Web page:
This is a remarkable view offering an eyewitness’ depiction of the Tooley Street fire in London on June 22nd, 1861. The view features the Cotton’s Wharf and surrounding buildings engulfed in flames. In the foreground, crowds gather to watch while men can be seen pointing towards the blaze. Boats can be seen rowing away from the fire. A steam fire engine and a floating engine attempt to douse the flames. London Bridge can be seen in the far right.
Often referred to as the greatest fire since the Great Fire of London, the fire of Tooley Street began on June 22, 1861 and raged for two days. The fire started at the Cotton’s Wharf, the location of several warehouses at the time. It took two weeks to completely extinguish the fire. While helping firefighters, James Braidwood, the Superintendent of the London Fire Engine Establishment was killed as a section of the warehouse collapsed on top of him. The note at the bottom of the view reads:
This awful conflagration, only inferior to the Great Fire of London in 1666, commenced on Saturday afternoon, June 22nd, 1861, at Cotton’s Depot Wharf, on the Surrey side of the Thames, near London Bridge, which is utterly destroyed, as also all the immense Bonded Warehouses belonging to Messrs. Scovell and Co., and many very extensive waterside premises adjoining, with the ships alongside, extending for at least a quarter of a mile down the river, including also numerous dwelling-houses in Tooley Street etc. etc. The colossal warehouses were filled with every variety of goods, among which were many of a highly combustible nature, which, igniting, exploded with awful crashes, lighting up the vast metropolis and country round for thirty miles. It was during one of these fearful explosions that Mr. Scott and the gallant Mr. Braidwood were crushed to death by the blowing out of a stupendous wall. Many other loved have been lost. The fat and oil ran like molten fire into the stream, and for a long time threatened with destruction the numerous vessels in the Pool. The scene altogether was of the most fearful and terrific description. The burning ruins have continued to smoke and blaze for several days and nights, while hundreds of thousands of people from all parts of the metropolis gaze on with wonder and awe. The destruction of property is valued at upwards of Three Millions sterling.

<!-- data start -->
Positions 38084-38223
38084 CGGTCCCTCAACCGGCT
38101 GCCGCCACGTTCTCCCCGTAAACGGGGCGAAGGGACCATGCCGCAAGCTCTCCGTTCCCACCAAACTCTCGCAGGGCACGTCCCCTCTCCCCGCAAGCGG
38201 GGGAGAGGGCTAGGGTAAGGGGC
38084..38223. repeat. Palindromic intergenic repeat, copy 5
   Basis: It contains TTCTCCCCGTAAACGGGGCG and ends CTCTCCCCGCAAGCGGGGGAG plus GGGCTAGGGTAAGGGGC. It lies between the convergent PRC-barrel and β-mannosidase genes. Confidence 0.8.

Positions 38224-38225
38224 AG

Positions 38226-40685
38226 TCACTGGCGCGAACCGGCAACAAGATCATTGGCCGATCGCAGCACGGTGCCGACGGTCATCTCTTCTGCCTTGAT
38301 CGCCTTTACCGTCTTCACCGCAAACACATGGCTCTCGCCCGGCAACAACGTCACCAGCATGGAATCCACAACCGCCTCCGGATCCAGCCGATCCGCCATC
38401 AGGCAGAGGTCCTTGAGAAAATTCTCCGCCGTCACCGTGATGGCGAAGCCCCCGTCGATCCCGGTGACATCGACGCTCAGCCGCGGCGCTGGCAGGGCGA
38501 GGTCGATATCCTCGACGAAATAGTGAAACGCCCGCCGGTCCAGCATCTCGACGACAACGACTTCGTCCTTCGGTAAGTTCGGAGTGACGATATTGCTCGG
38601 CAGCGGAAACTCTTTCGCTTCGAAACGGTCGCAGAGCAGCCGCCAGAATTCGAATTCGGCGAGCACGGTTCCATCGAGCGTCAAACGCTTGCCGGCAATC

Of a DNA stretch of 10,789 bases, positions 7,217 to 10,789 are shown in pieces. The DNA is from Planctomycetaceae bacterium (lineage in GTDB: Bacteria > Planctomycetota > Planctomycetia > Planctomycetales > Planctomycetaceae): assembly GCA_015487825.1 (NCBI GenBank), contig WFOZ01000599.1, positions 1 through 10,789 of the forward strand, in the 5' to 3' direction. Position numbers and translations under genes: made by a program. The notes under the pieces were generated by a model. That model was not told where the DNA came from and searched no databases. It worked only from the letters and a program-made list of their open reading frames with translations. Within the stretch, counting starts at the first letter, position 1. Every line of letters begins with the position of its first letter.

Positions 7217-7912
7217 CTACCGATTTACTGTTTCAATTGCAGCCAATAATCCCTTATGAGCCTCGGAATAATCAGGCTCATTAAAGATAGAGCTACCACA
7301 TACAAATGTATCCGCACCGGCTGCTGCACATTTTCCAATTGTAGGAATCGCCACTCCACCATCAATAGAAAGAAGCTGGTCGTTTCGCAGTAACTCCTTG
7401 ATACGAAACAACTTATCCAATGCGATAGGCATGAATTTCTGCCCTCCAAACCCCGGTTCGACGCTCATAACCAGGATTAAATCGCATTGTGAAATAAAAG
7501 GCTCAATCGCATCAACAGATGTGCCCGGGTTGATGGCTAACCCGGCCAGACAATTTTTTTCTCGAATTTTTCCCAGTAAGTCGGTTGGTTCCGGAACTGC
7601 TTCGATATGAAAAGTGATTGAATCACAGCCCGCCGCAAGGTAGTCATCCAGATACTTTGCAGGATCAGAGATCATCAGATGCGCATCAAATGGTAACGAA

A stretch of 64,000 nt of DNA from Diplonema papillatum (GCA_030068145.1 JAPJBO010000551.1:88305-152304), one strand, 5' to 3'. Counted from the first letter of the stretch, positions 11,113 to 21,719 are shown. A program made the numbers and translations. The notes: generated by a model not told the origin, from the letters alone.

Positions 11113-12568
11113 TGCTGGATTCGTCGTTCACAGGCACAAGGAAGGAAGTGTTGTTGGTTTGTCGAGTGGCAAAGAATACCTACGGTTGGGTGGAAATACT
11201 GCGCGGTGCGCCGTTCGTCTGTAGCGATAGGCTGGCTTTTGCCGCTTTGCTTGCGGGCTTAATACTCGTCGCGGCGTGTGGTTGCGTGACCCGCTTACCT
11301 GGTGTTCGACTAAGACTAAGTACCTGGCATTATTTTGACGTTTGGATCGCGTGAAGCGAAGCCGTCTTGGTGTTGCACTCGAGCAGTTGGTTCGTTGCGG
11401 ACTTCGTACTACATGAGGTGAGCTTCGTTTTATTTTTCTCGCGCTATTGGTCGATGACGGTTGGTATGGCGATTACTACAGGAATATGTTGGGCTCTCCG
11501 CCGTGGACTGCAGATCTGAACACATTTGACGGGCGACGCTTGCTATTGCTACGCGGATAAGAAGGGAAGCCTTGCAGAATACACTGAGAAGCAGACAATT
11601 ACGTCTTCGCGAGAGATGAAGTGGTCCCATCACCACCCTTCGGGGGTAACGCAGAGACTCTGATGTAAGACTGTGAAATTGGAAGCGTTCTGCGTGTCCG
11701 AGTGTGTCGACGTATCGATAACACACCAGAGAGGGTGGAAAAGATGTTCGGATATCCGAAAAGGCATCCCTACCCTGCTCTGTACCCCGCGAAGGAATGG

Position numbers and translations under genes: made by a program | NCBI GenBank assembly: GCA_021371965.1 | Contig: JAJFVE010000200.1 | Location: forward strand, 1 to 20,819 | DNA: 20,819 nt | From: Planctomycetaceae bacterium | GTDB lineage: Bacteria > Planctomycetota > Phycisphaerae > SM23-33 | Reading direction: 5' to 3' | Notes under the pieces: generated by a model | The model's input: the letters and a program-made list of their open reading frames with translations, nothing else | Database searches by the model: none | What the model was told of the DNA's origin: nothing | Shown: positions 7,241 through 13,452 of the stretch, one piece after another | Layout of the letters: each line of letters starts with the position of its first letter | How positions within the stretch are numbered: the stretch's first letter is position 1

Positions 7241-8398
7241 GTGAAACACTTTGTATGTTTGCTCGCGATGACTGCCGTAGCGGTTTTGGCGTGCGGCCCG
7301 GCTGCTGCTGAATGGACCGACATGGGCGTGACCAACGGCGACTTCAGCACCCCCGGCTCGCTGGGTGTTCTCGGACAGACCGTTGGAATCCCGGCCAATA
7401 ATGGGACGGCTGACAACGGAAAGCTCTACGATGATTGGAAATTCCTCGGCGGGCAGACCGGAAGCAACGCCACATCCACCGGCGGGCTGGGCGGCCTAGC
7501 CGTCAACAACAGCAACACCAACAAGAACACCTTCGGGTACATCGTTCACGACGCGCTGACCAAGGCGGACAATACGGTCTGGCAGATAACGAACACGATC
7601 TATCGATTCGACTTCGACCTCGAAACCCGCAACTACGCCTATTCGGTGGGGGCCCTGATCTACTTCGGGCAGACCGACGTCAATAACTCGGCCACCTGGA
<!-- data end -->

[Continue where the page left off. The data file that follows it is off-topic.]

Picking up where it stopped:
This view was sketched by an eyewitness and published by Read and Company on June 28, 1861.
Good. Edges show wear and damage with minor cracking and chipping of paper. Loss near top margin. Minor foxing.